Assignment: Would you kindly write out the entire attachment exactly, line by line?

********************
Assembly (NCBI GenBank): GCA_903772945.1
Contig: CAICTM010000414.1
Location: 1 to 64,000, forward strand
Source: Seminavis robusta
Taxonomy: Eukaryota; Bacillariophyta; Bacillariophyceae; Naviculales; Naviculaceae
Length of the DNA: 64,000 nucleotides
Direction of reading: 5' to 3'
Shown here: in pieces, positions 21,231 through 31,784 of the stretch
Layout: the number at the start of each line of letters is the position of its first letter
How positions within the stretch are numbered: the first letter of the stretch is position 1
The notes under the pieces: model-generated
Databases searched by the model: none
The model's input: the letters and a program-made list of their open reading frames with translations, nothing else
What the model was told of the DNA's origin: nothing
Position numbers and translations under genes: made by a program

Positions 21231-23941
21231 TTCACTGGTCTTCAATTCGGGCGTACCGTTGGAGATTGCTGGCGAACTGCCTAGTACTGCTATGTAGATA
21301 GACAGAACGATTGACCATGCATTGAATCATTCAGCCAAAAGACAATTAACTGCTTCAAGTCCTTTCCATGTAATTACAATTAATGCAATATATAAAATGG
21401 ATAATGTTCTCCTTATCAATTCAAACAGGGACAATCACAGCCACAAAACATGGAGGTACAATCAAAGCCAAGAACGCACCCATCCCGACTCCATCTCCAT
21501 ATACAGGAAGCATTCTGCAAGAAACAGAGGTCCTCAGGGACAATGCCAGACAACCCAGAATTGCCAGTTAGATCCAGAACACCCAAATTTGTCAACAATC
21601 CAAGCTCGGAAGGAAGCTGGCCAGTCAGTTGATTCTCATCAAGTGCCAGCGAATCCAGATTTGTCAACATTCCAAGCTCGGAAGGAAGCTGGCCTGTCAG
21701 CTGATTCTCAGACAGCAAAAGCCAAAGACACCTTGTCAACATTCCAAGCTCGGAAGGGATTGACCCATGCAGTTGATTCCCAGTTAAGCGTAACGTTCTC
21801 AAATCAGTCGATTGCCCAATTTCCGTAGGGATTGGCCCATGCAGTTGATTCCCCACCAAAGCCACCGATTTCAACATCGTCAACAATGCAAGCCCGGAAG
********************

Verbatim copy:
Assembly (NCBI GenBank): GCA_903772945.1
Contig: CAICTM010000414.1
Location: 1 to 64,000, forward strand
Source: Seminavis robusta
Taxonomy: Eukaryota; Bacillariophyta; Bacillariophyceae; Naviculales; Naviculaceae
Length of the DNA: 64,000 nucleotides
Direction of reading: 5' to 3'
Shown here: in pieces, positions 21,231 through 31,784 of the stretch
Layout: the number at the start of each line of letters is the position of its first letter
How positions within the stretch are numbered: the first letter of the stretch is position 1
The notes under the pieces: model-generated
Databases searched by the model: none
The model's input: the letters and a program-made list of their open reading frames with translations, nothing else
What the model was told of the DNA's origin: nothing
Position numbers and translations under genes: made by a program

Positions 21231-23941
21231 TTCACTGGTCTTCAATTCGGGCGTACCGTTGGAGATTGCTGGCGAACTGCCTAGTACTGCTATGTAGATA
21301 GACAGAACGATTGACCATGCATTGAATCATTCAGCCAAAAGACAATTAACTGCTTCAAGTCCTTTCCATGTAATTACAATTAATGCAATATATAAAATGG
21401 ATAATGTTCTCCTTATCAATTCAAACAGGGACAATCACAGCCACAAAACATGGAGGTACAATCAAAGCCAAGAACGCACCCATCCCGACTCCATCTCCAT
21501 ATACAGGAAGCATTCTGCAAGAAACAGAGGTCCTCAGGGACAATGCCAGACAACCCAGAATTGCCAGTTAGATCCAGAACACCCAAATTTGTCAACAATC
21601 CAAGCTCGGAAGGAAGCTGGCCAGTCAGTTGATTCTCATCAAGTGCCAGCGAATCCAGATTTGTCAACATTCCAAGCTCGGAAGGAAGCTGGCCTGTCAG
21701 CTGATTCTCAGACAGCAAAAGCCAAAGACACCTTGTCAACATTCCAAGCTCGGAAGGGATTGACCCATGCAGTTGATTCCCAGTTAAGCGTAACGTTCTC
21801 AAATCAGTCGATTGCCCAATTTCCGTAGGGATTGGCCCATGCAGTTGATTCCCCACCAAAGCCACCGATTTCAACATCGTCAACAATGCAAGCCCGGAAG